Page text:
What a friend we have in Jesus! John 15:15 is an absolutely astonishing witness to the abundance of God’s goodness, how is it that the One in whom all things hold together wants to be my friend? I’m not just any acquaintance but a friend worthy enough to give his life for mine. What does this say about Jesus? What does this say about his heart for those who follow him when he says: “you are my friends.”
Just like other labels for relationships, our experience in the darkness of the world can cloud how the Father-Son-Spirit God wants to relate to us. Let’s face it, friends have failed all of us and we have failed our friends. With that in mind, how do we grasp what it means for Jesus to say to us, “you are my friend”?
A good friend of ours at Cor Deo, Richard Sibbes (1577-1535), answered this question by painting a beautiful picture of friendship in general, and with Jesus specifically. Here are a few highlights from what he said about friendship. [All quotes are from Works, 2.36-7]
Friendship: united in love. Sibbes proclaims, “Friendship is the sweetness, intimateness, and strength of love. In our friends our love dwells and rests itself. Marital friendship is the sweetest friendship. All the kinds and degrees of friendship meet in Christ towards his spouse. It is the friendship of husband, of a brother; and if there be any relation in the world wherein friendship is, all is too little to express the love of Christ.”
Did you catch the indwelling nature of friendship? True friendship is a spiritual relationship, where two are in conversation, with the Holy Spirit intimately involved. It isn’t an effort for this love to dwell; rather it dwells restfully, comfortably. This we have in Jesus above all else!
Friends have the same heart disposition. “In friendship there is a mutual consent, a union of judgment and affections. There is a mutual sympathy in the good and ill one of another, as if there be one soul in two bodies. There be mutual friends and mutual enemies. ‘Do I not hate them,’ saith David, ‘that hate thee?’(Ps. 139:21).”
According to Sibbes, friends are in agreement with the things worthy of love and hate. Friends have the same ambitions in life that they must chase after together. At times it may mean holding the other accountable to that ambition, or at another time encouraging the other to keep going. It makes sense; it’s hard to imagine having this kind of friendship described above unless both were mutually in agreement that Jesus was worthy of love. Or it’s inconceivable to be a friend of Jesus while being an enemy of his Father who is Jesus’ ultimate orientation and disposition.
Friends are freely vulnerable. “There is a liberty which is the life of friendship; there is a free intercourse between friends, a free opening of secrets. So here Christ opens his secrets to us, and we to him … It is the office of the Spirit to reveal the secrets of Christ’s heart to us, concerning our salvation. He does not reveal himself to the world.”
Jesus doesn’t reveal the depth of his heart to everyone in the world but only to those who share his Spirit (1 Cor. 2:9-13). When we are united in our loves there’s a free flow of classified information. Only our closest friends know our most sensitive top-secret thoughts or feelings. This is the case in healthy marriages, loyal friendships, and with our relationship with God. Without love, without trust, without free communication there is no life in a relationship.
Friends like each other! “In friendship, there is mutual solace and comfort one in another. Christ delights himself in his love to his church, and his church delights herself in her love to Christ. Christ’s delight was to be with the sons of men, and ours is to be with him.”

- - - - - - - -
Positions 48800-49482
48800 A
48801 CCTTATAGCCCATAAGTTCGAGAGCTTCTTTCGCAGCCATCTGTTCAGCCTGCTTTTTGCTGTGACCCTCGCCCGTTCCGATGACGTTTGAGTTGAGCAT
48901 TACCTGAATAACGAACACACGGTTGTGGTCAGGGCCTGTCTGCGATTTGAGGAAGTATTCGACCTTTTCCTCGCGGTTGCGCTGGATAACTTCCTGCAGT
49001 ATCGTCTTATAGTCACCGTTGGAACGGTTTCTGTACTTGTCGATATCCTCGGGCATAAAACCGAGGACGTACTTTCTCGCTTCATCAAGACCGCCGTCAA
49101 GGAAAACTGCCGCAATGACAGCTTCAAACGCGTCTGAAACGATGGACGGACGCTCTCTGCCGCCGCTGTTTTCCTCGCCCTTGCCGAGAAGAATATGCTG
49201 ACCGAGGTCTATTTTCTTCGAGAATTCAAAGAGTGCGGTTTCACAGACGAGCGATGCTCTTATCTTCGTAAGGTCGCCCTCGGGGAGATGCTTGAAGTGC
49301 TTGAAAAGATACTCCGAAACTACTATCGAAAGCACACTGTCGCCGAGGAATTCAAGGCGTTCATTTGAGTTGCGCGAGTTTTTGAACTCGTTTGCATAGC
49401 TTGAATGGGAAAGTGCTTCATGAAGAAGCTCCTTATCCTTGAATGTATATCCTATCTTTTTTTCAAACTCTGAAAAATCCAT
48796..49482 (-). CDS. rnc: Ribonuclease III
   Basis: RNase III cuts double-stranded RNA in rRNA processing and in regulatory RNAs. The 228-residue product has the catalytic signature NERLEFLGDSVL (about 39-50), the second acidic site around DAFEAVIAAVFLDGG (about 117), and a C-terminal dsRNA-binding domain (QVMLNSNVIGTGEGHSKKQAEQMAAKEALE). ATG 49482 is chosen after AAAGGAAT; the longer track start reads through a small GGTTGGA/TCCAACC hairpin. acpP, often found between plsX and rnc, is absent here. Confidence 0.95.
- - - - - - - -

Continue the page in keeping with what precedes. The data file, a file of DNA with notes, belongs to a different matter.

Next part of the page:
It’s obvious isn’t it? Friends delight to simply be with each other. Spending time with friends is easy, fun, and comforting. Just as we love to spend time with our friends just to be with them, so too Jesus delights to be with us, he likes spending time with us!
Friends mutually respect each other: “In friendship there is a mutual honour and respect one of another; but here is some difference in this friendship. For though Christ calls us friends, and therein in some sort brings himself down to us, yet we must remember that this is a friendship of unequals … He that inspires friendship with others will undoubtedly keep the laws of friendship himself, will count our enemies his enemies. The enemies of the church shall one day know that the church is not friendless.”
Friends treat each other as equals with full honor and respect. There’s no sense of difference or distinction in terms of equality. Obviously there’s differences, that’s what makes friendship and relationships possible and great; we complement each other. It’s not only that we honor and respect our friends, but that we fight for it. To have a friend is to have a friend who will fight for you. He will not let your name be disrespected. A friend may even fight for you when you don’t want him to, by risking relationship with you to communicate things you may not want to hear. Friends are fighters. We have this in Jesus, who gives us his honor and fights for us despite his rightful status as one who is above us.
Friends may fail, but Jesus won’t! “And as his friendship is sweet, so constant in all conditions … If other friends fail, as friends may fail, yet this friend will never fail us. If we be not ashamed of him, he will never be ashamed of us. How comfortable would our life be if we could draw out the comfort that this title of friend affords! It is comfortable, a fruitful, an eternal friendship.”
May you find in Jesus a friend whose love dwells in you, who shares the thoughts of his heart with you, who likes to be with you, who gives you honor and fights for it, and who will never fail you.